Cooperative science research network needed! – AMLC

The Association of Marine Laboratories of the Caribbean (AMLC) celebrated its 35th Scientific Meeting in the Universidad de Costa Rica at San José, Costa Rica on May 23-27, 2011. With more than 30 institutions involved in marine research, education and resource management, the AMLC aims to encourage the production and exchange of information between researchers and resource managers, increase marine and environmental awareness and promote assistance and collaborative efforts among its members. Representatives from several universities, governmental agencies and non-governmental organizations participated in the conference.

Dr. Kurt Grove, CRA team member, carried out a scoping session with about 35 participants of the annual meeting in regard to what efforts (research/information) are currently needed to better management and conservation strategies in the Caribbean. In general, the group suggested that a cooperative science research network is urgently needed to disseminate important data that is critical for making decisions in management and that transbounds all sectors (private and public) and political interests (national and international). They emphasized that the transfer of knowledge should be a transdisciplinary and transboundary endeavor made by researchers, resource managers and governance at all levels in order to integrate the efforts of all sectors into conserving our local resources. Most participants voiced their need for more vertical and horizontal communications between research laboratories and agencies/organizations, which should also help to influence policy makers when making decisions that affect local communities. Efforts to convey the results of scientific research to resource managers in layman’s terms so that it is understandable and applicable to management was also considered a main concern. One of the most frequent obstacles mentioned by the group was the lack of participation or representation from important organizations/agencies that could make an impact on science policy. An interesting comment that had not been made in previous discussion sessions is the need for resource managers to use locally-obtained data (which may not be available or doesn’t exist), not necessarily regional, and that can be applied to their area. An area of research that was emphasized as a need was the inventory and population status of important coastal species (e.g., land crab Cardisoma).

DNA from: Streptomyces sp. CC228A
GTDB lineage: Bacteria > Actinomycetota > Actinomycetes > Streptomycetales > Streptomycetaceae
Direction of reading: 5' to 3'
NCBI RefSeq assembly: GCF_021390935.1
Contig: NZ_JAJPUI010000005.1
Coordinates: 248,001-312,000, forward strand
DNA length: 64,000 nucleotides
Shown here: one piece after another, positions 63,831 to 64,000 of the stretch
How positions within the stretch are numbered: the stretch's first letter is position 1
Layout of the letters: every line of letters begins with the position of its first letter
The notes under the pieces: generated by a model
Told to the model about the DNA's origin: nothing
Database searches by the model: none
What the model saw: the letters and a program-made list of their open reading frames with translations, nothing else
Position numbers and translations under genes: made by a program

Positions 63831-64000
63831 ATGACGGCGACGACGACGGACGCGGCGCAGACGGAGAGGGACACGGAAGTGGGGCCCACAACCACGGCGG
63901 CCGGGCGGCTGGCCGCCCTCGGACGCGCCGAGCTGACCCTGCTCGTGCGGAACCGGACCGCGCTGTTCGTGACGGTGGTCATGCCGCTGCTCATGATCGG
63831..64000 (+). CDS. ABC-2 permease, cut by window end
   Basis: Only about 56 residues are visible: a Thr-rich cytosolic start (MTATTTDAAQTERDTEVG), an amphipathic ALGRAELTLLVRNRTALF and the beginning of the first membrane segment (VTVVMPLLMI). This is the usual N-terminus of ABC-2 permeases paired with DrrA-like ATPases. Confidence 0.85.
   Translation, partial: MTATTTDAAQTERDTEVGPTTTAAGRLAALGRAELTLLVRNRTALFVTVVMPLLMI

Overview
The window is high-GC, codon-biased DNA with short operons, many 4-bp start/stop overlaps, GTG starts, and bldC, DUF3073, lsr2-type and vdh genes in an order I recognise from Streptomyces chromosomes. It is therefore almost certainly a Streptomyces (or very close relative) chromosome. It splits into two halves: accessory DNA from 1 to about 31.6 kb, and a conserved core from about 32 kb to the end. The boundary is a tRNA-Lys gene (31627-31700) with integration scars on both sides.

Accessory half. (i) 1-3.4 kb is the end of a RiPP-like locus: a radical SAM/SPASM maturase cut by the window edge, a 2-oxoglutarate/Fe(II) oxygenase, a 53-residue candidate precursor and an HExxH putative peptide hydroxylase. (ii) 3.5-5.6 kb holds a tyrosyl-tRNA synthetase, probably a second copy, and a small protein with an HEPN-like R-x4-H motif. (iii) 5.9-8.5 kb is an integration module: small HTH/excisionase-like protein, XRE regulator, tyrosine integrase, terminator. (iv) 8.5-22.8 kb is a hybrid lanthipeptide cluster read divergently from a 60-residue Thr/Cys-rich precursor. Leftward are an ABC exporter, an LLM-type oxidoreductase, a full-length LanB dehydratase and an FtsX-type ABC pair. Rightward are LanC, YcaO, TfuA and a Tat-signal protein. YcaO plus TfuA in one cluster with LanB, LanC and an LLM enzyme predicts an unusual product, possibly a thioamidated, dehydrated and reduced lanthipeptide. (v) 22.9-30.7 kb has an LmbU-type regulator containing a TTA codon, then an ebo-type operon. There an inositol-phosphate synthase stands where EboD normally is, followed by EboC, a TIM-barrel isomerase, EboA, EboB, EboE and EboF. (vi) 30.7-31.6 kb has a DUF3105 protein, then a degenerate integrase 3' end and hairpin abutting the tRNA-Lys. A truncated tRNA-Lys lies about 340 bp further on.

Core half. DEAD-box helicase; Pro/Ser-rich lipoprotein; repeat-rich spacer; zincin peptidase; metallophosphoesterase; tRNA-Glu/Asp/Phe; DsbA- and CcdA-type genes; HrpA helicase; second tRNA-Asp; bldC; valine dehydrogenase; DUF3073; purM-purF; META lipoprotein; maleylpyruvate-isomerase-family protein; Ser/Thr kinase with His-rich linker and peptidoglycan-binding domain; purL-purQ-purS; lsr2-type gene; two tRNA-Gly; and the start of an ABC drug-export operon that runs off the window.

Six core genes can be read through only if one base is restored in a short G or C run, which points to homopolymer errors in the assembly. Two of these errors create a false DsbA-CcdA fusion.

AMLC members expressed their interest in continuing efforts to exchange research information and data among the marine laboratories in regard to management and conservation of marine resources. A proposal was made to continue discussing topics that involve questions that are relevant for governance and for local or regional issues.

To address the concern about finding information/data pertinent to marine and coastal studies in the Caribbean by way of a web portal, the UPR-SG currently provides a publication database with more than 700 resources (and growing!) that includes reports, thesis, documents, peer-reviewed articles and websites, regarding management and conservation in the Caribbean. We have over 10 different subjects (categories such as climate change, coral reefs, mangroves, sediments, etc.) for you to review!

AMLC holds its Scientific Meetings every other year, of which peer-reviewed Proceedings are published as Supplemental Editions of the International Journal for Tropical Biology (Revista de Biología Tropical) and publish newsletters (in English and Spanish) twice per year. For more information on AMLC’s contributions to the community of marine researchers and resource managers, please visit their website here!

Contributed by: K. Grove (Thanks to those that helped take notes of the session!)

Edited by: J. Seda

Posted in: Sessions

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